• About Farm School

    "There are obviously two educations. One should teach us how to make a living and the other how to live."
    James Adams, from his essay "To 'Be' or to 'Do': A Note on American Education", 1929

    We're a Canadian family of five, farming, home schooling, and building our own house. I'm nowhere near as regular a blogger as I used to be.

    The kids are 18/Grade 12, 16/Grade 11, and 14/Grade 10.

    Contact me at becky(dot)farmschool(at)gmail(dot)com

  • Notable Quotables

    "If you want a golden rule that will fit everybody, this is it: Have nothing in your houses that you do not know to be useful, or believe to be beautiful."
    William Morris, from his lecture "The Beauty of Life"

    "‘Never look at an ugly thing twice. It is fatally easy to get accustomed to corrupting influences."
    English architect CFA Voysey (1857-1941)

    "The world of books is the most remarkable creation of man. Nothing else that he builds ever lasts. Monuments fall, nations perish, civilizations grow old and die out; and, after an era of darkness, new races build others. But in the world of books are volumes that have seen this happen again and again, and yet live on, still young, still as fresh as the day they were written, still telling men’s hearts of the hearts of men centuries dead."
    Clarence Day

    "Anyone who has a library and a garden wants for nothing."

    "Histories make men wise; poets, witty; the mathematics, subtile; natural philosophy, deep; moral, grave; logic and rhetoric, able to contend."
    Sir Francis Bacon, "Essays"

    "The chief aim of education is to show you, after you make a livelihood, how to enjoy living; and you can live longest and best and most rewardingly by attaining and preserving the happiness of learning."
    Gilbert Highet, "The Immortal Profession: The Joys of Teaching and Learning"

    "Good judgment comes from experience. Experience comes from bad judgment."
    Walter Wriston

    "I'd like to give you a piece of my mind."
    "Oh, I couldn't take the last piece."
    Ginger Rogers to Frances Mercer in "Vivacious Lady" (1938)

    "No race can prosper till it learns that there is as much dignity in tilling a field as in writing a poem."
    Booker T. Washington

    "Please accept my resignation. I don’t care to belong to any club that will have me as a member."
    Attributed to Groucho Marx in "The Groucho Letters" by Arthur Sheekman

    "If you can't say something good about someone, sit right here by me."
    Alice Roosevelt Longworth

    "If we bring a little joy into your humdrum lives, we feel all our hard work ain't been in vain for nothin'."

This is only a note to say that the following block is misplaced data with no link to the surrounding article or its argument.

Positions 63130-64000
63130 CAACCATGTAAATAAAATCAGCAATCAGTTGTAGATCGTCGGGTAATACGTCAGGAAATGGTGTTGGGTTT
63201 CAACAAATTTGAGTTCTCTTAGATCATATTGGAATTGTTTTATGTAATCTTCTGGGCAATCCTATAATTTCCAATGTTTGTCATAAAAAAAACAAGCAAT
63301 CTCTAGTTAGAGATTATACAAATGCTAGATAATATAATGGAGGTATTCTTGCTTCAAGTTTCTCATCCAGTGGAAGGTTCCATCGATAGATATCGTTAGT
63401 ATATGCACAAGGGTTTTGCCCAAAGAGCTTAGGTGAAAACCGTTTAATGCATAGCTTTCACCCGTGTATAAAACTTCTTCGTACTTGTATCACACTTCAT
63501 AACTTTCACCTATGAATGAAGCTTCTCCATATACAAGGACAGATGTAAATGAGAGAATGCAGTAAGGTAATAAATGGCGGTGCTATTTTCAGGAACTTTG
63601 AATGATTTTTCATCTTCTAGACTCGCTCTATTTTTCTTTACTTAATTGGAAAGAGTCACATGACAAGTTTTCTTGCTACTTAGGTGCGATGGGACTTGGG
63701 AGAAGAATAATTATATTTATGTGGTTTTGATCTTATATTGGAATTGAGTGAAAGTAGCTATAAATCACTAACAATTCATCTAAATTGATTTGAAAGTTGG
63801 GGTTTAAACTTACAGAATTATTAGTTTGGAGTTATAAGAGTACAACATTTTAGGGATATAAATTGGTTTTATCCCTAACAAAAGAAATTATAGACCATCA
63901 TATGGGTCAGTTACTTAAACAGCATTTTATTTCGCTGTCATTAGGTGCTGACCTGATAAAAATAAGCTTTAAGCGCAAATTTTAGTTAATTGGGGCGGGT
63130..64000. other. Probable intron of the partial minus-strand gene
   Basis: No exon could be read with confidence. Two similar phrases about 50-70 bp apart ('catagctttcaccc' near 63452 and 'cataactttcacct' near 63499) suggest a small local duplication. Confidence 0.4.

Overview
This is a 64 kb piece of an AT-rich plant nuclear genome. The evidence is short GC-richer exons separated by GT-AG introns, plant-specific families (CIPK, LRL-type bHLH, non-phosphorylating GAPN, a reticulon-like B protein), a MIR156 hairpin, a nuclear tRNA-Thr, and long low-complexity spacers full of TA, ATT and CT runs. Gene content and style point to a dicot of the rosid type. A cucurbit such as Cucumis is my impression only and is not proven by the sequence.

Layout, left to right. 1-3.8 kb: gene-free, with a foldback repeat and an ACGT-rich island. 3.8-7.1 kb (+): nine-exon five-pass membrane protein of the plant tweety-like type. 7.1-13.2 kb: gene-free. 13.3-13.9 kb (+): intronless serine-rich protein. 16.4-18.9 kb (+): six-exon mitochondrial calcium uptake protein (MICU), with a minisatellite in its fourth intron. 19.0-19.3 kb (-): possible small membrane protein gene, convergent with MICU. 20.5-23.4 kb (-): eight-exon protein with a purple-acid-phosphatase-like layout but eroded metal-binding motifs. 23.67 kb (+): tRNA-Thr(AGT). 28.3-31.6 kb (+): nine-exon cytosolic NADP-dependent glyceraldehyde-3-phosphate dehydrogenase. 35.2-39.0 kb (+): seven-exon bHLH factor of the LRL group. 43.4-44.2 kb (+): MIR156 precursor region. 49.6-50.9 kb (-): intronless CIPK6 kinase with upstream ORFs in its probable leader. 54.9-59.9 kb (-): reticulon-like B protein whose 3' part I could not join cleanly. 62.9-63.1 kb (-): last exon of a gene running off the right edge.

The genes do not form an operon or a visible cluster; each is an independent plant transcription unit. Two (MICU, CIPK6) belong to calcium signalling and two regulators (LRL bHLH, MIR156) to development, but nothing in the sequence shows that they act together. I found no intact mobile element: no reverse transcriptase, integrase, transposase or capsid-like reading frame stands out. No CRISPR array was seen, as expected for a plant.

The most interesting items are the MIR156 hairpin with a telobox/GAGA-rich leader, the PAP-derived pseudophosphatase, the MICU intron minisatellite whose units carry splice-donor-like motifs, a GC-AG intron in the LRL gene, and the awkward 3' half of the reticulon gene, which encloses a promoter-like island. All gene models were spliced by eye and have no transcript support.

Jean Hagen as "Lina Lamont" in "Singin' in the Rain" (1952)
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An alternative education

First up on this morning’s CBC Radio “Sunday Edition” show, my favorite weekend listening, was host Michael Enright’s interview with film critic and writer David Gilmour, author of the just-published The Film Club: A True Story of a Father and a Son. Film Club is Mr. Gilmour’s account of his decision, several years ago, to let his son drop out of high school. What he kept coming back to during the radio interview was his son’s need for time.

I found a very good review by Ian McGillis in yesterday’s Montreal Gazette, entitled “Learning from film: A father, a son and an unusual education“. From which,

It’s the kind of thing a movie producer would label “high concept.” A father, at his wits’ end over his teenage son’s extreme aversion to anything classroom-related, suggests that the son drop out of high school on the condition that the two of them watch three films per week, together, for two years. [The other condition was no drugs.]

But this is no movie. The father is David Gilmour, award-winning novelist and former CBC film critic, the son is [16]-year-old Jesse. And their experiment, for which the term “hare-brained” might seemingly have been coined, has turned out against all reasonable expectations to make for a book that’s insightful, surprising and, yes, moving.

It’s a handy hook, of course, that the mere idea of what Gilmour has his son do is sure to cause the taking of mass umbrage by good parents everywhere. It’s not as though Gilmour isn’t aware of this. Even at an advanced stage in the program, when it’s too late to undo, he’s attacked by doubts: “What if I’d allowed him to f–k up his entire life under some misinformed theory that might just be laziness with a smart-ass spin on it?” What if, indeed.

On the surface, Jesse does provide plenty of cause for concern. He has very little sense of geography. (“The United States are right across the lake?” asks the lifelong Torontonian.) He takes his loves and his lost loves extremely seriously and — surprise, surprise — he wants to be a rapper.

But this young man, we come to see, has hidden reserves. The child may never quite become father to the man, but at many times, the dynamic is much more big brother-little brother than Pop and Junior.